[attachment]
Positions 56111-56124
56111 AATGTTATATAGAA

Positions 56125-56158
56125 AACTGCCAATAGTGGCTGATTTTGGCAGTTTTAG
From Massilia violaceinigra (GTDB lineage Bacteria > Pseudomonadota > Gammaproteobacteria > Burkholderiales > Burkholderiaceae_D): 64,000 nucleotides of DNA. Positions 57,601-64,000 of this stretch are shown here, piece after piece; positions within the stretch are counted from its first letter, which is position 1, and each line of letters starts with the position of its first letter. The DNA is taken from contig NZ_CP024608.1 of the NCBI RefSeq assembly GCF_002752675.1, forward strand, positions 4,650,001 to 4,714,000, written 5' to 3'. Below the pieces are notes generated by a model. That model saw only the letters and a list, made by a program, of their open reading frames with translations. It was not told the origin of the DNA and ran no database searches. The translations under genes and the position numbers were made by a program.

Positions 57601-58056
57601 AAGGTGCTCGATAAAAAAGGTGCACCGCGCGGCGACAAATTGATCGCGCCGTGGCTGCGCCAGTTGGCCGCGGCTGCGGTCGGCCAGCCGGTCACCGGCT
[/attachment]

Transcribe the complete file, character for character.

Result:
Positions 56111-56124
56111 AATGTTATATAGAA

Positions 56125-56158
56125 AACTGCCAATAGTGGCTGATTTTGGCAGTTTTAG
From Massilia violaceinigra (GTDB lineage Bacteria > Pseudomonadota > Gammaproteobacteria > Burkholderiales > Burkholderiaceae_D): 64,000 nucleotides of DNA. Positions 57,601-64,000 of this stretch are shown here, piece after piece; positions within the stretch are counted from its first letter, which is position 1, and each line of letters starts with the position of its first letter. The DNA is taken from contig NZ_CP024608.1 of the NCBI RefSeq assembly GCF_002752675.1, forward strand, positions 4,650,001 to 4,714,000, written 5' to 3'. Below the pieces are notes generated by a model. That model saw only the letters and a list, made by a program, of their open reading frames with translations. It was not told the origin of the DNA and ran no database searches. The translations under genes and the position numbers were made by a program.

Positions 57601-58056
57601 AAGGTGCTCGATAAAAAAGGTGCACCGCGCGGCGACAAATTGATCGCGCCGTGGCTGCGCCAGTTGGCCGCGGCTGCGGTCGGCCAGCCGGTCACCGGCT